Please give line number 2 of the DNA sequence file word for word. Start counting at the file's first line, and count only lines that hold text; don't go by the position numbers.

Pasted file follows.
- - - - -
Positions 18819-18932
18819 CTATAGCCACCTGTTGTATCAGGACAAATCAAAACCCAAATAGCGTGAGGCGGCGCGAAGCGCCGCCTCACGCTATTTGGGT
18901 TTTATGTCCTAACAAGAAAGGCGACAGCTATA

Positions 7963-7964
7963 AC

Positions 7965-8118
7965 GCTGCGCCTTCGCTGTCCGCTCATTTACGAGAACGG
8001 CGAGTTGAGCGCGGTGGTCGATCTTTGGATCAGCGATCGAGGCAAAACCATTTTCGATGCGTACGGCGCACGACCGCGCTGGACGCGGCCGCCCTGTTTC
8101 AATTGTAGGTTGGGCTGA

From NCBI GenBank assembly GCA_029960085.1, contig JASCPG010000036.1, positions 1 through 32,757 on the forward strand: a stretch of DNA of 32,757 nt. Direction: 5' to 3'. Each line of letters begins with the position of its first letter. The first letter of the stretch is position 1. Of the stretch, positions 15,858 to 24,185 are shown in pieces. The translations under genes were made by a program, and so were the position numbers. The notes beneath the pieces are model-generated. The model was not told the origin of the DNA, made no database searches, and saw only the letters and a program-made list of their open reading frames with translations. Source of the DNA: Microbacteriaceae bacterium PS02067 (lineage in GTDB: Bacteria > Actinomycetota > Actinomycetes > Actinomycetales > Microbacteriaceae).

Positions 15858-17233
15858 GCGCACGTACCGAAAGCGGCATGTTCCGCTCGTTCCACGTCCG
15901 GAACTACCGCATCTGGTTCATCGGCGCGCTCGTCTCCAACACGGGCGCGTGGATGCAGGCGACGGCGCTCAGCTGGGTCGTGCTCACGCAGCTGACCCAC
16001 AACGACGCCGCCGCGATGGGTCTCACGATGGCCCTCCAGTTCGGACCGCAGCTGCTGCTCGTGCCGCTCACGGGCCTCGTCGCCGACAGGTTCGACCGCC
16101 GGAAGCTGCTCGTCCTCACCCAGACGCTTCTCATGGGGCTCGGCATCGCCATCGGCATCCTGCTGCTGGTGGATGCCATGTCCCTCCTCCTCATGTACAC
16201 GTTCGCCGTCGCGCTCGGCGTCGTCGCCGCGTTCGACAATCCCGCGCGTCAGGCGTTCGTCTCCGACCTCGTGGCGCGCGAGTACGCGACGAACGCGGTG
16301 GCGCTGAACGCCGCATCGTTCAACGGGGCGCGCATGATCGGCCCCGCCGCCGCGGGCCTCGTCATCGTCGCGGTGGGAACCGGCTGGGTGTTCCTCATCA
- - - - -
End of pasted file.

18819 CTATAGCCACCTGTTGTATCAGGACAAATCAAAACCCAAATAGCGTGAGGCGGCGCGAAGCGCCGCCTCACGCTATTTGGGT